Wednesday, October 3, 2012


I can't think of anything much worse than 6,084 young people playing dodgeball at the same time.  The picture above, taken by LA Times photographer Don Bartletti, shows how it looked on the field on Wednesday, September 26 of this year.  The participants were all UC Irvine students and they had a good reason for doing it.  They were trying to set a world record for the most people to play dodgeball at one time. 

Nevertheless, when I looked at the photograph my eye zeroed in on a fellow I seemed to remember from my childhood, and I had to work hard to suppress a shudder.  Considering that my childhood ended about in 1950, my flashback certainly had to break some unknown record too -- perhaps a time-travel type thing that somehow made me immediately recognize that awful little boy on the Frances E. Willard Elementary School playground who picked me out as the child most likely to cry if hit by a highly inflated, swiftly thrown dodgeball -- and tried to set his own record for accuracy.

I picked him out of the mass of students above and am quite sure that this is he:
His stance is the same, his strongest arm is setting up for the throw, and it's obvious that whoever doesn't dodge in the right direction will end up with a stinging smack that will raise a welt and cause tears to jump out of one's eyes, unbidden.

I HATED dodgeball as a kid.  I was thought to have a heart problem when I was young and was not allowed to participate in energetic games such as volley ball, softball, tennis and so forth.  But for some reason teachers believed that dodge ball was ok.  We didn't play that game at recess but only at the times when we went outdoors for our class' Phys Ed period.  The boys would form a big circle and the girls would stand in the center.  One boy was given a ball and of course the object was to throw it so it would hit one of the girls, who then was "out."  The teachers told the boys not to throw hard enough to hurt us, and perhaps most of the girls didn't consider getting smacked by the ball all that painful.  But I was a little, scrawny, shy kid and possibly had a sign on my back that said "Kick Me," because no matter how I tried, I always ended up with red welts on my arms and legs.  And I tried awfully hard not to cry.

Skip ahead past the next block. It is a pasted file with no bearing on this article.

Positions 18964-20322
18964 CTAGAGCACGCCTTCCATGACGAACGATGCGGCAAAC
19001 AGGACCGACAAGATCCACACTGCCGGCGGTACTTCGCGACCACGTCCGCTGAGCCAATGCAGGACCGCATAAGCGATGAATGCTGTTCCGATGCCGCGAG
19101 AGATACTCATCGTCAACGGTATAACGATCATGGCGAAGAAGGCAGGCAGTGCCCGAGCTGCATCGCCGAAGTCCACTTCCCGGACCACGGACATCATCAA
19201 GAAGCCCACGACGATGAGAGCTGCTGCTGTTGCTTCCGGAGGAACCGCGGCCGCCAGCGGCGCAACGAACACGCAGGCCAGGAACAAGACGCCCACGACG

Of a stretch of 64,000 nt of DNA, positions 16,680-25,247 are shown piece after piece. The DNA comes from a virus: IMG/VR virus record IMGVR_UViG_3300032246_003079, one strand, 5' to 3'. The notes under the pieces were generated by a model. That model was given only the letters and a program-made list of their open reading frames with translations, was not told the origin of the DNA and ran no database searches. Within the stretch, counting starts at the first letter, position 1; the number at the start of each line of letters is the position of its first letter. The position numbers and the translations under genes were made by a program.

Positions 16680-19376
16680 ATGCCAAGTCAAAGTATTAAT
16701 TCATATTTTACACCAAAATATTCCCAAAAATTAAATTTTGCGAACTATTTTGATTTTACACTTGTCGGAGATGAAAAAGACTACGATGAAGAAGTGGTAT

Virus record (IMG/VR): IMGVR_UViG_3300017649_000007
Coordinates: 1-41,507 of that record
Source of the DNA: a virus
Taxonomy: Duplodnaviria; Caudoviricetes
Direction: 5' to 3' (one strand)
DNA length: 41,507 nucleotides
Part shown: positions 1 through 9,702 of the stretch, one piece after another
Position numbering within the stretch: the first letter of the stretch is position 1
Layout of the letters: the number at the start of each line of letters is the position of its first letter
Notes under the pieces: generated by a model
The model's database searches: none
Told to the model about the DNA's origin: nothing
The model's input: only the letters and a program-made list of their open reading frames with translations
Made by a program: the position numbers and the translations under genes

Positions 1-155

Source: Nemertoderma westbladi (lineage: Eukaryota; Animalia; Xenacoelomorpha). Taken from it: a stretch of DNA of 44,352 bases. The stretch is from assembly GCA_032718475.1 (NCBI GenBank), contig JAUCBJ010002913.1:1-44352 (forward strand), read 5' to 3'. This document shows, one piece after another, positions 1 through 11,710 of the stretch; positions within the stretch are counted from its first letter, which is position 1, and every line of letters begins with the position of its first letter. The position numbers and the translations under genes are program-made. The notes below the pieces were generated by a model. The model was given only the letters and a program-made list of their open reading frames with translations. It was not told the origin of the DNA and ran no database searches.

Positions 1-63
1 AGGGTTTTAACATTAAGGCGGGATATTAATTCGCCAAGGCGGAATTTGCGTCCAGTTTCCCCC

It wasn't bullying, per se.  I was not picked on, but I felt like I was.  To be honest with you, none of the girls much liked the game, but some were physically much bigger than me and when it came their time to throw the ball at the boys, they acquitted themselves admirably.  I avoided ever trying to catch the ball and throw it back at the boys, because I wasn't very good at throwing anything. 

I suppose I could have complained to my mother and she might have been able to get me excused from the Phys Ed time, too, and instead be allowed to sit on the bench and watch.  But I already felt like I was the odd kid because there was so much I wasn't able to do because of my heart problems.  So I just kept quiet about it and tried to make myself small and mousy and insignificant, so as not to draw attention to myself.

Until I saw the picture of the dodge ball game at UCI, I really hadn't thought about it in a long time.  But when my eye picked out that fellow getting ready to throw the ball, the memory of that awful time in elementary school when I had to face one of my classmates with his legs in a stablizing stance, an inflated dodgeball in his hand and his arm pulled back to send it flying to smack me with as much force as he could played out in my mind again, I have to admit feeling very sorry for that little girl... who was me.

1 comment:

Olga said...

I was reminded of a former student who was quite fragile in the physical sense. His mother always made a large point about how he was not, under any circumstances, to be allowed to play kick ball. Guess what he wanted to do more than anything?